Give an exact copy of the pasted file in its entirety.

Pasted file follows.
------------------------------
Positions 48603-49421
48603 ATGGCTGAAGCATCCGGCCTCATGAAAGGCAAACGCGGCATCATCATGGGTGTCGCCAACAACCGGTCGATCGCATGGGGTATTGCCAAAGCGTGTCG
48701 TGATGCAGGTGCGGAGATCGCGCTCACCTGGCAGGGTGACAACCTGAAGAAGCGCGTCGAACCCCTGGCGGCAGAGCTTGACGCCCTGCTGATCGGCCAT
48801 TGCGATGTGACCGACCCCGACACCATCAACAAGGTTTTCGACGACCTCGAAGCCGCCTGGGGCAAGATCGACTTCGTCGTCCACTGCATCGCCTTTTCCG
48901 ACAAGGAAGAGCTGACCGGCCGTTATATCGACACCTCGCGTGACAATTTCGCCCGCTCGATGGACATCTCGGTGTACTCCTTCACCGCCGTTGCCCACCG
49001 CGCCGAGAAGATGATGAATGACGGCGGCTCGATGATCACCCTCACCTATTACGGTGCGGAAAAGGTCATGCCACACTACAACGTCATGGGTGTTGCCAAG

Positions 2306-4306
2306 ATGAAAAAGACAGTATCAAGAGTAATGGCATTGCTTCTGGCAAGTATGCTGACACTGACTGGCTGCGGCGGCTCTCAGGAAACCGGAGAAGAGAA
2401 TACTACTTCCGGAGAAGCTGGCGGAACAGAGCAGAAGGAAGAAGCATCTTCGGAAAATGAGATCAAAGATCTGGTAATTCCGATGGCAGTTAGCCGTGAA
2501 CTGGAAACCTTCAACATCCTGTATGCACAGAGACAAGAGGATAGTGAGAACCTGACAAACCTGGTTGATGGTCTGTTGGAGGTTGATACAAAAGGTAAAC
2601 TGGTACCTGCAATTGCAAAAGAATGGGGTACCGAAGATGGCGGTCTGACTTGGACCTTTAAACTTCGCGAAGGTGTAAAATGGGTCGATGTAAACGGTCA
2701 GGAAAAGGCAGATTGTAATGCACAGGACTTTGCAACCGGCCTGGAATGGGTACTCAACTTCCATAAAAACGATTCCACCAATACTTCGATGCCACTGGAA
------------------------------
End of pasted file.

Positions 48603-49421
48603 ATGGCTGAAGCATCCGGCCTCATGAAAGGCAAACGCGGCATCATCATGGGTGTCGCCAACAACCGGTCGATCGCATGGGGTATTGCCAAAGCGTGTCG
48701 TGATGCAGGTGCGGAGATCGCGCTCACCTGGCAGGGTGACAACCTGAAGAAGCGCGTCGAACCCCTGGCGGCAGAGCTTGACGCCCTGCTGATCGGCCAT
48801 TGCGATGTGACCGACCCCGACACCATCAACAAGGTTTTCGACGACCTCGAAGCCGCCTGGGGCAAGATCGACTTCGTCGTCCACTGCATCGCCTTTTCCG
48901 ACAAGGAAGAGCTGACCGGCCGTTATATCGACACCTCGCGTGACAATTTCGCCCGCTCGATGGACATCTCGGTGTACTCCTTCACCGCCGTTGCCCACCG
49001 CGCCGAGAAGATGATGAATGACGGCGGCTCGATGATCACCCTCACCTATTACGGTGCGGAAAAGGTCATGCCACACTACAACGTCATGGGTGTTGCCAAG

Positions 2306-4306
2306 ATGAAAAAGACAGTATCAAGAGTAATGGCATTGCTTCTGGCAAGTATGCTGACACTGACTGGCTGCGGCGGCTCTCAGGAAACCGGAGAAGAGAA
2401 TACTACTTCCGGAGAAGCTGGCGGAACAGAGCAGAAGGAAGAAGCATCTTCGGAAAATGAGATCAAAGATCTGGTAATTCCGATGGCAGTTAGCCGTGAA
2501 CTGGAAACCTTCAACATCCTGTATGCACAGAGACAAGAGGATAGTGAGAACCTGACAAACCTGGTTGATGGTCTGTTGGAGGTTGATACAAAAGGTAAAC
2601 TGGTACCTGCAATTGCAAAAGAATGGGGTACCGAAGATGGCGGTCTGACTTGGACCTTTAAACTTCGCGAAGGTGTAAAATGGGTCGATGTAAACGGTCA
2701 GGAAAAGGCAGATTGTAATGCACAGGACTTTGCAACCGGCCTGGAATGGGTACTCAACTTCCATAAAAACGATTCCACCAATACTTCGATGCCACTGGAA